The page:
There’s simply something dreamy about this rendition of the beautiful little lighthouse on Cockspur Island off the coast between Savannah and Tybee Island. Shimmering blue waters reflect the historic lighthouse and that amazing sky above. If you love nautical art in general or have visited Cockspur Island Light, I bet this print speaks to you as much as it does to me. I feel such a sense of serenity when I look at it… It’s a charming mix of architecture and nature.
The little lighthouse on Cockspur Island might not tower as tall as Tybee Island light, but it’s a beautiful little sliver of Georgia history on the coastal waters there. And where the light at Tybee has been rebuilt several times over the years, Cockspur Island Lighthouse is relatively unchanged over the years. A beautiful sense of continuity don’t you agree?
It was built first as a daymarker for the south channel of the Savannah River in the 1830’s, but within a decade or so a light had been added to the tower on Cockspur Island. That first light was damaged in the hurricane of 1854. A year later a new lighthouse stood on Cockspur Island. And that mid 19th century lighthouse has stood every since on the water near Lazaretto Creek between Tybee and Savannah.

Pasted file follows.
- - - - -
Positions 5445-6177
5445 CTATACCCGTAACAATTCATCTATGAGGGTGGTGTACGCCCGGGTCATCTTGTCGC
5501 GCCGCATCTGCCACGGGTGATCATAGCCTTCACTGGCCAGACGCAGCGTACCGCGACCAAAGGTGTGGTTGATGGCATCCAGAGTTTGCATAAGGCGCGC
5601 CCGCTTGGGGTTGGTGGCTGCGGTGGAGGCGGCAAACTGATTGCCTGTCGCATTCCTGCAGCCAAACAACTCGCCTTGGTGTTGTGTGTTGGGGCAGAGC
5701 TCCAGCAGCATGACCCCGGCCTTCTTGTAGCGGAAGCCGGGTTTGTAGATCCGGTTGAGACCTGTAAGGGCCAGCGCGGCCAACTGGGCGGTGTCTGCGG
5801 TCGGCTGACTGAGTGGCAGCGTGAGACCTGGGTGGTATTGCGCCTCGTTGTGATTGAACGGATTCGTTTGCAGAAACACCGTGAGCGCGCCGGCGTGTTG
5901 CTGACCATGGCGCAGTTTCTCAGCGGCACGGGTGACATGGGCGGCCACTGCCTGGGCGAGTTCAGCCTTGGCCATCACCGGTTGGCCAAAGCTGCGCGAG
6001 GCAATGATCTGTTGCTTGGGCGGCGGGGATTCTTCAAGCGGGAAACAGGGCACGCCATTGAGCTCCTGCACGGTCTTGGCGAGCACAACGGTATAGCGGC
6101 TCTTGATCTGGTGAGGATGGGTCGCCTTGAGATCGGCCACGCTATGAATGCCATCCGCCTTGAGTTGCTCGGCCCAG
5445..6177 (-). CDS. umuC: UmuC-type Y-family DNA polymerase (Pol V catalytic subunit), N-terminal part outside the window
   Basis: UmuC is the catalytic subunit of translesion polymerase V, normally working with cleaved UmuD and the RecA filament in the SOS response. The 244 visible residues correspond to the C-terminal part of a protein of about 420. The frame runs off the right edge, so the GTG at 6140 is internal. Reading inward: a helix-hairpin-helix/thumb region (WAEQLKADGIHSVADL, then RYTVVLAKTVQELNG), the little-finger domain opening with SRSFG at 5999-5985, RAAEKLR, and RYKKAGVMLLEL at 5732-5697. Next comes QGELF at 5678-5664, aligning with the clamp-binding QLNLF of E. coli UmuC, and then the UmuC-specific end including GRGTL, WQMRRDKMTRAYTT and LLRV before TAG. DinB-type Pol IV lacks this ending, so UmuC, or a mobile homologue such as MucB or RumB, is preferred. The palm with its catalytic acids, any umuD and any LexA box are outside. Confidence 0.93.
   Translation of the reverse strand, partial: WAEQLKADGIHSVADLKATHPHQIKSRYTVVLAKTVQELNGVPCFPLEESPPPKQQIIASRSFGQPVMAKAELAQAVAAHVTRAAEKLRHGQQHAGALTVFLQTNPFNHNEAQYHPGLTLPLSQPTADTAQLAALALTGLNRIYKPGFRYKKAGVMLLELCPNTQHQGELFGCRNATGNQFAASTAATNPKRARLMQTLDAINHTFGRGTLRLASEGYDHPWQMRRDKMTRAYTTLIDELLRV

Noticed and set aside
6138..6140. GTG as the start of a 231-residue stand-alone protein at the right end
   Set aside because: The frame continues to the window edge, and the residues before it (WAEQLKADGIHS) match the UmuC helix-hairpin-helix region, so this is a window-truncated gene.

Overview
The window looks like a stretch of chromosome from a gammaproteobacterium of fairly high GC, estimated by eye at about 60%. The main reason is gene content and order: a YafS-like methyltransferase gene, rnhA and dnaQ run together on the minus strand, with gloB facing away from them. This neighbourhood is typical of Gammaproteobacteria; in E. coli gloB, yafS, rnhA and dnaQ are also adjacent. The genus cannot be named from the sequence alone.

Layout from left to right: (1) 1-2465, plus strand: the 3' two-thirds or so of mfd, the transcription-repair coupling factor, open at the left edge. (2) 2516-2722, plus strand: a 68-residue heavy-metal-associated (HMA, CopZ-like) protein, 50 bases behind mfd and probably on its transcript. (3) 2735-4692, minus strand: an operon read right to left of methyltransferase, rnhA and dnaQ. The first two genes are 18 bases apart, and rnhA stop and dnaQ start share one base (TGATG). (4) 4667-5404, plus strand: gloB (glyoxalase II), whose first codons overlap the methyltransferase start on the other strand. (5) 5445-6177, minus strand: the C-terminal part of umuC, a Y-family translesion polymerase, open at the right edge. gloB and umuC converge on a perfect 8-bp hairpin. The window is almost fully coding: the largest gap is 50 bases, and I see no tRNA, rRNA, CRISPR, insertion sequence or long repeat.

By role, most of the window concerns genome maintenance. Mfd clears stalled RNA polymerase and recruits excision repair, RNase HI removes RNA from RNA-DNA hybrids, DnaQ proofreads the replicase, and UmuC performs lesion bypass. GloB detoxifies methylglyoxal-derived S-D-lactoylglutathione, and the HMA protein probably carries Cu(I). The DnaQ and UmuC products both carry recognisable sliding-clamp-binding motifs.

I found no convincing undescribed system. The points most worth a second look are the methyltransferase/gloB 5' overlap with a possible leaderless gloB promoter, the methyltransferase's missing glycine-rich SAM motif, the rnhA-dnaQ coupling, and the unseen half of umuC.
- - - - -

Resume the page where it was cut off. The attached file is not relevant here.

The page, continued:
By 1909, the Cockspur Island Lighthouse was no longer needed to aid navigation and the old light was extinguished. The historic lighthouse has since become part of the Fort Pulaski National Monument (part of the National Park Service). And in 2007 for historic reasons rather than navigational ones, the Cockspur Island Light was lit once more.
While it might stand in the shadow of Tybee Light, Cockspur Island Light, as one person told me, is a hidden gem of the Georgia coast. The little island it rests on appears only at low tide. I’ve heard that many who visit the light up close do so as part of a day kayaking on the waters near Tybee. And it was a view over the water and the salt marsh grasses that I wanted to portray in this print of Cockspur Island Lighthouse.
Have you visited the light at Cockspur Island on a trip to the Georgia coast? Or maybe you live near there? Or perhaps you simply love the classic styling of an authentic 19th century lighthouse standing watch over serene blue coastal waters? I hope you’ll stop for a moment to share what attracted you to this particular print!